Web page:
Life insurance is important at all stages, but during this one, it's the least important. If you have a spouse who depends on your income, your life insurance should be enough to provide for him or her, but absent having kids, your life insurance should be enough to pay for your funeral and other expenses should you suddenly pass away. The good news is that your life insurance at this age is far cheaper than later on, so considering a whole life policy as part of your retirement plan is not a bad idea.
You should also research what will happen to your assets should you die without a will in your state. If that outcome is acceptable to you, there's no need at this point for a will if you're not earning more than $100,000 per year. If you are earning $100,000 per year, you'll want to discuss how to avoid estate taxes with an estate planning attorney by using irrevocable trusts, lifetime giving, and other good plans. Part of your estate plan, which should be done as soon as you're 18 years old is your Power of Attorney and Medical Power of Attorney with advanced medical directives. These give people permission to act on your behalf should you become incapacitated or unable to make your own decisions. With these powerful documents, you can have someone you trust looking over you should something go wrong.
Recap: For early in your career you want to start saving. Save for retirement, your house, your kids, your buffer in case something goes wrong, but sure to consider your estate plan, taxation and asset protection throughout the whole process, and keep saving. Every dime saved yields many dollars later.
Now, it's time to have a family. Everyone is excited, and you should be. This is a major life step, and one that changes much of your financial plan.
For your own retirement planning, you should still try to contribute $5,000 per year to your IRA and obtain whatever 401(k) matching your employer has in place, but by now, you should have your buffer in place and am making steady payments on a house or renting somewhere that you can care for your children. Assuming you've been making payments to your retirement account for sometime now, you should be in a comfortable position if you need to reduce either of those, keeping in mind that any amount paid now yields significant returns later, but amounts paid later have much less effect.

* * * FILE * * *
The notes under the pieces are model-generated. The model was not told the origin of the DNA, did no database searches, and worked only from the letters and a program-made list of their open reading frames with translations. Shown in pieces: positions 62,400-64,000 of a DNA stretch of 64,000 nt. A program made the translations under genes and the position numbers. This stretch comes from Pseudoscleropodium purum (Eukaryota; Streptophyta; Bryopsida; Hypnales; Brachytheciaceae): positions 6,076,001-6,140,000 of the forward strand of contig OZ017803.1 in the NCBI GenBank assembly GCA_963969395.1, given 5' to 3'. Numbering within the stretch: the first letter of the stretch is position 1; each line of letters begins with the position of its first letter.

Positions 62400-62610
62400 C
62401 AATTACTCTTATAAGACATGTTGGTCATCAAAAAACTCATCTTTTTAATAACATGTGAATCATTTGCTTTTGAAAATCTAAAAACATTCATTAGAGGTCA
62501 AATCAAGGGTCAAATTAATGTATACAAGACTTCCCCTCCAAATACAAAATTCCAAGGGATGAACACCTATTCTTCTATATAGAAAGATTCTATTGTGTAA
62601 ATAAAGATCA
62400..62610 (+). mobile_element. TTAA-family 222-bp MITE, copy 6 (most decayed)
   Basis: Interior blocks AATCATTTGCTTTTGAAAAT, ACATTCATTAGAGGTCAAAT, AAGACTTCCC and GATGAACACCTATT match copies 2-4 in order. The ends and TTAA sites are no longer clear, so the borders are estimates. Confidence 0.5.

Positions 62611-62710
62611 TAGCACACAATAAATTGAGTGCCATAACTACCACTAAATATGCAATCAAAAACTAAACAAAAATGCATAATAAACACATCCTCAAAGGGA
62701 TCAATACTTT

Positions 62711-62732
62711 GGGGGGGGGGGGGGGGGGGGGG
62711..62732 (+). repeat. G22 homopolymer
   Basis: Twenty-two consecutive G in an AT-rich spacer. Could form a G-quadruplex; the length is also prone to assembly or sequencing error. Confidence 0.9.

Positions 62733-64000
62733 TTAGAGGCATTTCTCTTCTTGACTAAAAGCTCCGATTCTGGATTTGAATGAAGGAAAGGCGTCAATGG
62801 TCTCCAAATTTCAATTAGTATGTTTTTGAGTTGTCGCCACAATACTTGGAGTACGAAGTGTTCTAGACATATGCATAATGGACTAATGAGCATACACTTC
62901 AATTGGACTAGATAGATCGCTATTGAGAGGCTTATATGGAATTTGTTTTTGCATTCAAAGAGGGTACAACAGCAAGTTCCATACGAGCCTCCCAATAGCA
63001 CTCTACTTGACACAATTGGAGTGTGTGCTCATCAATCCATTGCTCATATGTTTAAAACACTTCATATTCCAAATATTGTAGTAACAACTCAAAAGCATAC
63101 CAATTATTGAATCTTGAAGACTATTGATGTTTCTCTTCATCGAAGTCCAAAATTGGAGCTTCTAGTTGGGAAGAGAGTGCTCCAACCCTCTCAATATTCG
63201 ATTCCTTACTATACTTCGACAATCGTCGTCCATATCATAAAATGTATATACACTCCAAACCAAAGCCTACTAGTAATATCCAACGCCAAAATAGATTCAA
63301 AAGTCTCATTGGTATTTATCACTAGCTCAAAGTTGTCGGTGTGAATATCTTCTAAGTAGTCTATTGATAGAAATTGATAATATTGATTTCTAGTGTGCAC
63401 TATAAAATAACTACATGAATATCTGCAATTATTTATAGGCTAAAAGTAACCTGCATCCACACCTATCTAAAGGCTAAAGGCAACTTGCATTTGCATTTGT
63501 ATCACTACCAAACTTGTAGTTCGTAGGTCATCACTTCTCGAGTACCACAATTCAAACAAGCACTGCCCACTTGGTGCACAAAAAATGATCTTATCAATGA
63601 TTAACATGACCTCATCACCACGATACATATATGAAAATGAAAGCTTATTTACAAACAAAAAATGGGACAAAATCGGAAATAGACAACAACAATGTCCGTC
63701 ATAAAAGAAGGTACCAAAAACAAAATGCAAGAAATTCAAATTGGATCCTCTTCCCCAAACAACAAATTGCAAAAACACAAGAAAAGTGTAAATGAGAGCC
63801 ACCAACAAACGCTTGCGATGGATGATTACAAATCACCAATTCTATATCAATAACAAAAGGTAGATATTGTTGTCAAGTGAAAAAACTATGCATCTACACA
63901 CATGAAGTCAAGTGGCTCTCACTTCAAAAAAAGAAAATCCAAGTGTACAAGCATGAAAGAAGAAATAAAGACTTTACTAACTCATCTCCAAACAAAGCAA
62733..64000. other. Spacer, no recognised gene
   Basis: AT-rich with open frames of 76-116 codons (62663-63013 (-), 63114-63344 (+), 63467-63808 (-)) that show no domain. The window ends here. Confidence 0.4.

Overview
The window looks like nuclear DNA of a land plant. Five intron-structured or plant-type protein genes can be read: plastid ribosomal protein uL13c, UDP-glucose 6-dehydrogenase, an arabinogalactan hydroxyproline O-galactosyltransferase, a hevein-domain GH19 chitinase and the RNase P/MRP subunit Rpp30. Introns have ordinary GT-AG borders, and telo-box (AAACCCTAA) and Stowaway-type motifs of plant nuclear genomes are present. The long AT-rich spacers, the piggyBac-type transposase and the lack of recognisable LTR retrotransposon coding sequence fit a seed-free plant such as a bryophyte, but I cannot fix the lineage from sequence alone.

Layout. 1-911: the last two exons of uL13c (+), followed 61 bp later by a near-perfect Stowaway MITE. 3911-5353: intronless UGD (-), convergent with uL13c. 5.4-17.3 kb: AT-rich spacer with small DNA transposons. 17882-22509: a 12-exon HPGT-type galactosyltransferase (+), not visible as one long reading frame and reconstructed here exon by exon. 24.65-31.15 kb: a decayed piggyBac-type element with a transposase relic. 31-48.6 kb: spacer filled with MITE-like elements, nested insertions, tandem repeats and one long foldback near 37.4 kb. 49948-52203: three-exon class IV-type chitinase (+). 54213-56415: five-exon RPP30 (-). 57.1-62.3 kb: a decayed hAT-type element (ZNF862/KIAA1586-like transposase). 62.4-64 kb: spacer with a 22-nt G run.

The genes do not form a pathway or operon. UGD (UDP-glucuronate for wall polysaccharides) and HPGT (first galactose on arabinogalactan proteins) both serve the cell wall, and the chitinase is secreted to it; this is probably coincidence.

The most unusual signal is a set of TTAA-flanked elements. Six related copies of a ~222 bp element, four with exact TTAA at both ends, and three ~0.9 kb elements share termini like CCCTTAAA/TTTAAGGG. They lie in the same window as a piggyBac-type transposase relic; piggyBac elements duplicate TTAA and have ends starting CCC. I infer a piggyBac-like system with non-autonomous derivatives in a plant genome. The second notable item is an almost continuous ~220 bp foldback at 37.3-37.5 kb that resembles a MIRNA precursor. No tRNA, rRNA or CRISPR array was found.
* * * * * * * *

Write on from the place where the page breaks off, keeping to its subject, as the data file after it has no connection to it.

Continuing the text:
What you'll want now is great medical insurance for your children and family as a whole, as well as a tax deductible health savings plan. Many employers sponsor health savings plans and have excellent health insurance programs. I'm not an insurance broker and I know nothing of each person's needs or desires, so I'll just recommend a low deductible plan that covers just about everything. Kids get sick all the time, so you won't want to worry about the finances as well as the child when bringing them to the doctor. The whole point to financial planning is to make you comfortable, so worrying isn't something you should have to do, at least not with finances.
I recommend getting additional life insurance now. You'll want a whole life insurance policy to support your spouse, in case something goes wrong. You'll want term life insurance to provide for your children until they're 18, 21, 25, or 30 depending on how you feel, and some sort of whole life policy for your retirement and funeral expenses. Life insurance takes away some of the worry, and, assuming you're still young and healthy, is not that costly.
Once you have your first child, it's time to start thinking about college. If you want to help your child go to college, a 529 College Savings Plan is a great way to do it. I won't go into much detail here, but they are tax benefits to using a 529 plan over other investment-based college saving plans. Different states may have different qualified programs, or structures to the 529 qualified plans, so research your options or ask a qualified professional for help.